It’s not just about history, it’s about heritage.
Mount Sinai’s history dates back to the hospital’s inception in 1909 when members of the Jewish community recognized the need for a tuberculosis sanatorium. Before the discovery of antibiotics, it was accepted that fresh mountain air and pure water could facilitate the treatment of, and ultimately cure, tuberculosis. And so, Mount Sinai’s heritage began in Sainte-Agathe-des-Monts, Québec, with a humble 12-bed facility.
The facilities eventually became outdated due to advances in treatments and an increase in the number of patients. To meet the growing need, an art deco building was built in the same area, housing 92 beds, and Mount Sinai expanded its mission to serve persons suffering from other types of respiratory diseases.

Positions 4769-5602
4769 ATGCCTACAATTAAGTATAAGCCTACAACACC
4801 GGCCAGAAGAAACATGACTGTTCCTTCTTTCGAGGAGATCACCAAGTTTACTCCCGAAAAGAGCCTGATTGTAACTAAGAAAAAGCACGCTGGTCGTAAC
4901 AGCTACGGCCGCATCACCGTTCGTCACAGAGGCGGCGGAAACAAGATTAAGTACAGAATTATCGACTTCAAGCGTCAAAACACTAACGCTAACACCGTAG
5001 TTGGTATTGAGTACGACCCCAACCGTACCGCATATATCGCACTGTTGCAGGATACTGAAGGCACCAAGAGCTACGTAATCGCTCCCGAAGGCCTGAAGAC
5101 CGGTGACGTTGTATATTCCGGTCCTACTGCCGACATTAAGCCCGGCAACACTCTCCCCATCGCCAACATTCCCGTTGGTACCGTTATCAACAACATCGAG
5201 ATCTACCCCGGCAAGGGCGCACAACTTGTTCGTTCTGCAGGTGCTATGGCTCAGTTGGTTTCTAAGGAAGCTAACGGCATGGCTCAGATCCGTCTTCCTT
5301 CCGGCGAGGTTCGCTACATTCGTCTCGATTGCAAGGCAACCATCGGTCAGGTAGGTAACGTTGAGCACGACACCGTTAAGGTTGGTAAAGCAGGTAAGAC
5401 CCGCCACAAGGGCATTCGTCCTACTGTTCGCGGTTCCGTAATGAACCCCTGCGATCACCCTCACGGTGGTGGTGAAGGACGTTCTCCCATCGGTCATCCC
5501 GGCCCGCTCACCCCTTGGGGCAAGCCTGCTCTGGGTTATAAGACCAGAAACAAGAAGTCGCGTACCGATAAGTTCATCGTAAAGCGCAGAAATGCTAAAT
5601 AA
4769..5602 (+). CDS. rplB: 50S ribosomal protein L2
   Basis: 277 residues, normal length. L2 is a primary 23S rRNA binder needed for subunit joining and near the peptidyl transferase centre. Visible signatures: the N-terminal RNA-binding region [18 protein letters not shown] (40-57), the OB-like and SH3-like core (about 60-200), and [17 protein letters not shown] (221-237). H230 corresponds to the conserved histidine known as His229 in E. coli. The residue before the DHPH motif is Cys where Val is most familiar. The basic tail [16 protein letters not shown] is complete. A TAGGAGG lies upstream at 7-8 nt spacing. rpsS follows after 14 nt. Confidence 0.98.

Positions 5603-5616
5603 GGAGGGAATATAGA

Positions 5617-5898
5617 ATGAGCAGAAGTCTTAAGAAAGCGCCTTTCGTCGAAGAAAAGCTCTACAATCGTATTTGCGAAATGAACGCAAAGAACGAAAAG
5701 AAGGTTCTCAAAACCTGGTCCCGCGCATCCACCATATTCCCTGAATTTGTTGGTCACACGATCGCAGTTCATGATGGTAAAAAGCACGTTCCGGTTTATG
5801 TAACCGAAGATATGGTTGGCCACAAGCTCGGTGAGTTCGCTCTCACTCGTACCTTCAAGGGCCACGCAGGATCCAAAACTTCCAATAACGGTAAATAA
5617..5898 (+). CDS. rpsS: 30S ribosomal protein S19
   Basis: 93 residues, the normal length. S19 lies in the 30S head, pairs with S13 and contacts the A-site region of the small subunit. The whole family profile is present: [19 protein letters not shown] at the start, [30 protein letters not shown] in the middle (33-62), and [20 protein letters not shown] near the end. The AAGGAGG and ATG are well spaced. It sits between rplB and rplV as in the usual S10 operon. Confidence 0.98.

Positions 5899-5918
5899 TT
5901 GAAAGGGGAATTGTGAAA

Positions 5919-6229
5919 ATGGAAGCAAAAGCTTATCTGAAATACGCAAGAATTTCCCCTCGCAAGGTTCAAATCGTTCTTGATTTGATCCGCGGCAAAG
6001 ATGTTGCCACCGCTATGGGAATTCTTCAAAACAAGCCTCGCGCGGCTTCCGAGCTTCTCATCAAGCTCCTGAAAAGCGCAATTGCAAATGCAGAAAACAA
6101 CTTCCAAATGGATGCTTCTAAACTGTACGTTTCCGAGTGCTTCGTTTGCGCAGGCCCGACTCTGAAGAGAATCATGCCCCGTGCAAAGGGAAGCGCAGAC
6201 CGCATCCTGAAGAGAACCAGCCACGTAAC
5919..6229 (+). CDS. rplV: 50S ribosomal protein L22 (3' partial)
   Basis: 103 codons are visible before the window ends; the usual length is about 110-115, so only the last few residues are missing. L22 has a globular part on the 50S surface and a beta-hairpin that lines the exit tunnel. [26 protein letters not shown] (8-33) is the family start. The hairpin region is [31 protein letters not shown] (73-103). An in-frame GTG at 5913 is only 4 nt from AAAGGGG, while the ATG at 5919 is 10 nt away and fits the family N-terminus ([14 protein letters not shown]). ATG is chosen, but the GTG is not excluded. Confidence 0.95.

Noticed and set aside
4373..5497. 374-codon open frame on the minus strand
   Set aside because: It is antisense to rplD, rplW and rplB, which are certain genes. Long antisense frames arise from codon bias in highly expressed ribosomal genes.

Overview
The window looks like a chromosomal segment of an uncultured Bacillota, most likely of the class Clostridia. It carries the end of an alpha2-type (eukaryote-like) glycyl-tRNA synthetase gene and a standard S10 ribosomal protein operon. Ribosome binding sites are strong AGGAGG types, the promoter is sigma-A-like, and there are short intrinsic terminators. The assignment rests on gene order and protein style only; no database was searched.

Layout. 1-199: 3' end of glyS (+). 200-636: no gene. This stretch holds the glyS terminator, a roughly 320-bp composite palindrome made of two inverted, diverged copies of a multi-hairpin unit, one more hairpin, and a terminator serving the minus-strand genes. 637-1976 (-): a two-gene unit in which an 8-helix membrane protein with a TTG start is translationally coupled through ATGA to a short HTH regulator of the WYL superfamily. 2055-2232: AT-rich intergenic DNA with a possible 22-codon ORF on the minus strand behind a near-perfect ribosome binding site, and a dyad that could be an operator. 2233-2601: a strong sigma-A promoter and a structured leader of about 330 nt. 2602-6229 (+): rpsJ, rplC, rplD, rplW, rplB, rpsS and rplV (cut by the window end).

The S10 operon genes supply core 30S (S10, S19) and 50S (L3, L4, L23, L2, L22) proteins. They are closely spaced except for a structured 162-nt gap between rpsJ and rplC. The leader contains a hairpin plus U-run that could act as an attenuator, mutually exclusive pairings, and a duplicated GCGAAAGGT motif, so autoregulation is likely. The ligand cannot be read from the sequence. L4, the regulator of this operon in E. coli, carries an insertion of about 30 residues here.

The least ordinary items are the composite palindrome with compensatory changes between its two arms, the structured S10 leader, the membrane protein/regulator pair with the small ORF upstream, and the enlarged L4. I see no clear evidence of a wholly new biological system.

The threat of tuberculosis diminished greatly by the 1950s, and Mount Sinai became an intermediate care facility specializing in chronic obstructive pulmonary diseases such as emphysema, bronchitis, asthma and other respiratory diseases. Mount Sinai subsequently moved to Montreal in 1990, into a state-of-the-art building to be closer to the population it served, with 107 beds, an out-patient department and a wide range of diagnostic and treatment services.
The hospital has been constantly adapting to meet the changing needs of the community, with upgraded facilities and equipment to provide the highest level of patient care.